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90 day trial not helping, union says

Media release: FIRST Union

Thursday September 13, 2012

90 day trial not helping, union says

As pressure mounts on the government to front up with a response to the jobs crisis, their own policy which was designed to deal with unemployment is instead doing the opposite and is contributing to the labour market seizing up, a union for workers in several private sector industries said today.

FIRST Union General Secretary Robert Reid said feedback he had received from workers at a recent round of nationwide meetings of the union, was that workers were staying put in their current jobs, instead of moving to new higher skilled and better paid ones with a 90 day trial.

“The government says that it wants more flexibility in the labour market. But this policy discourages people from changing jobs to better themselves,” Robert Reid said.

“Workers are staying in the security of their current job rather than taking the risk of a new job with no employment protection for three months.

“This government sold the 90 day trial period as a way to give a chance to young workers and others marginalised from the workforce to get a job.

“Instead, youth unemployment remains high, as does general unemployment. And we have evidence that many private employers and even the Government’s own State Services Commission are insisting on a 90 day clause in all individual employment agreements even as high as senior management positions.”

“This has now led to the current dysfunctional labour market where we see high unemployment rates on one hand but reported skill shortages on the other.

“From my observations it is not skill shortages that are the problem, but it is the situation where workers who have developed the required skills, being reluctant to leave the security of their current job for a job where they could be sacked for no reason in the first 90 days.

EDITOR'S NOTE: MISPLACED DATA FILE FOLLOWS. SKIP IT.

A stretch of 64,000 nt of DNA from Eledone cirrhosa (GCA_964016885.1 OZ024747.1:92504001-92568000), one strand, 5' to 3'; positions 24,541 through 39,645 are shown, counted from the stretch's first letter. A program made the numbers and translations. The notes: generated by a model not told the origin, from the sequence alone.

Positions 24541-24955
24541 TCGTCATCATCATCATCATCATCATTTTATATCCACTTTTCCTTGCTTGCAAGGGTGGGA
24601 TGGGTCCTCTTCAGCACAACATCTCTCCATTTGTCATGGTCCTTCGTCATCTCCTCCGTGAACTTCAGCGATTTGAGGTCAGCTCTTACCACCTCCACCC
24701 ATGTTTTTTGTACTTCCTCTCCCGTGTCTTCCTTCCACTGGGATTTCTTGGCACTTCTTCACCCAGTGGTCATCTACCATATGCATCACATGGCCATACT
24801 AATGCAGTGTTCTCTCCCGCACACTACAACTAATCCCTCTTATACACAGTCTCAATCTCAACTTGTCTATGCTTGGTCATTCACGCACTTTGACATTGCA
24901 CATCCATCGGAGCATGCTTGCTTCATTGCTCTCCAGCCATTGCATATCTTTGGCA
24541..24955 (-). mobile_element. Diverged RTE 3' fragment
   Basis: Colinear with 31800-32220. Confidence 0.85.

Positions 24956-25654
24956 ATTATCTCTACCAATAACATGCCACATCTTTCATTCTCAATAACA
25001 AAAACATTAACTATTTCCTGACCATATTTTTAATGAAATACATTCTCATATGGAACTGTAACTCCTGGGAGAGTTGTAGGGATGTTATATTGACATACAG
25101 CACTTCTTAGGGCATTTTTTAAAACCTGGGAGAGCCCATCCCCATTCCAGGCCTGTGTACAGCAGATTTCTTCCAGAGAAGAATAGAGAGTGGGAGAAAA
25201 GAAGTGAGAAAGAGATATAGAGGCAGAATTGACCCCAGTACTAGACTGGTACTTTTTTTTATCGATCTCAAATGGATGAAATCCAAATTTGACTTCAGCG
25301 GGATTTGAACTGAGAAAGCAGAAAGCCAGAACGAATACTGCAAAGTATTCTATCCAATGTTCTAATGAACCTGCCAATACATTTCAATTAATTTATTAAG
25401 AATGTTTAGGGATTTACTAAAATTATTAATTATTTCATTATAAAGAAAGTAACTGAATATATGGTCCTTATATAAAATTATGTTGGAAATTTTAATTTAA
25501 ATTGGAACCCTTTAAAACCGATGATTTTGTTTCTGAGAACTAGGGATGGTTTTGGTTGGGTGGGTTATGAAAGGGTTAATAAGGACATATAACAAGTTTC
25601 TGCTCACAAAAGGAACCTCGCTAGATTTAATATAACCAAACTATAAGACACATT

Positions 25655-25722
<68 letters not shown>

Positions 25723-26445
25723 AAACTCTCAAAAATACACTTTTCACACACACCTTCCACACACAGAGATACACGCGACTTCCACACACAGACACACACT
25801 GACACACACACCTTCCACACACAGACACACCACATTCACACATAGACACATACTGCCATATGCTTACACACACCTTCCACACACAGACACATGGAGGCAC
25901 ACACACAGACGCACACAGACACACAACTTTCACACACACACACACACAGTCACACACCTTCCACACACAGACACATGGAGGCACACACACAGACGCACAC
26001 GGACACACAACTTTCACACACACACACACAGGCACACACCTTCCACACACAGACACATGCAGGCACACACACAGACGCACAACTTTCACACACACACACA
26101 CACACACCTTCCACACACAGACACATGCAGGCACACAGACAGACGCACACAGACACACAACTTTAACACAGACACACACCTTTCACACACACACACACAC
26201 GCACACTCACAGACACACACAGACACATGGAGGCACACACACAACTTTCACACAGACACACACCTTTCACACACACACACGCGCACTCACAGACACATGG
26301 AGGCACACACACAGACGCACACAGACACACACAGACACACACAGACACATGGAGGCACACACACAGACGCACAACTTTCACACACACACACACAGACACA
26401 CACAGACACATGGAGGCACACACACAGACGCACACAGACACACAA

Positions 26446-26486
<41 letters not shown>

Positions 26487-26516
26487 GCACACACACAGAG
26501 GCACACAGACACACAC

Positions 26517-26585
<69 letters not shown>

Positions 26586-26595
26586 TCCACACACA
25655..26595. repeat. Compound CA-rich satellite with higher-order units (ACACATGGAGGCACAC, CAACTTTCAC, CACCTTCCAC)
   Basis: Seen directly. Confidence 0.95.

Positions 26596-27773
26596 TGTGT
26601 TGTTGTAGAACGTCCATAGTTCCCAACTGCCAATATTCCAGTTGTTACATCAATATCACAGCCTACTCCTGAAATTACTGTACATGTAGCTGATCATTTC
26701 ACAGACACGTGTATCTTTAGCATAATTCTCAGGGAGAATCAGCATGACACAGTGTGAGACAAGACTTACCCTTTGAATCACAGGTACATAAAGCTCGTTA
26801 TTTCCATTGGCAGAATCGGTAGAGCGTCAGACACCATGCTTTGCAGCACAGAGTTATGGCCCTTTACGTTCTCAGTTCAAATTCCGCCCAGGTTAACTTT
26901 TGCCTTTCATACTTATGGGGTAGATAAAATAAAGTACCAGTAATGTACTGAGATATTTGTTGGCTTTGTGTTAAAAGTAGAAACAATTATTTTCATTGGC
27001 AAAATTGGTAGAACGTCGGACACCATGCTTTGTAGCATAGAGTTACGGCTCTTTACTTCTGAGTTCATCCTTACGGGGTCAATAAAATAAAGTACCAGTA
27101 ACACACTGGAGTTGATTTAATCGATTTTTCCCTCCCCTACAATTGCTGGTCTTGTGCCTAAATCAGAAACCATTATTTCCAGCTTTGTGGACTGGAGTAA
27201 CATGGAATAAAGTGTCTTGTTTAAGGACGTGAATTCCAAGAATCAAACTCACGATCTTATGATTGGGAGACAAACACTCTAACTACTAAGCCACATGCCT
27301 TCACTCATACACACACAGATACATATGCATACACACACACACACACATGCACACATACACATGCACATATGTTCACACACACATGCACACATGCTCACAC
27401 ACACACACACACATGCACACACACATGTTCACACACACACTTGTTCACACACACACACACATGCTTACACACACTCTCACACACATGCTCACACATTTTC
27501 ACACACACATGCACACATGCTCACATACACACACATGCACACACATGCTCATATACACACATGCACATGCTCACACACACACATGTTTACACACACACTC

“If workers are not taking up higher paid and higher skilled positions then those positions remain unfilled and fewer vacancies are created at entry level positions for unemployed workers and school leavers to fill.”

Robert Reid said that he had raised these issues with officials from the Ministry of Social Development and the Ministry of Business, Innovation and Employment over the last week and had received a sympathetic hearing.

“The problem is that the introduction of the 90 day no employment rights law was not driven by empirical evidence from the Ministries but by an ideologically driven Minister trying to placate some small-minded employers.

“The only things mitigating against this policy disaster are the hundreds of Collective Agreements that unions have negotiated with employers that contain no 90 day fire at will provisions. FIRST Union has succeeded in keeping the 90 day provisions out of all Collective Agreements that we have negotiated since the extended law came in on 1 April 2011,” Robert Reid said.


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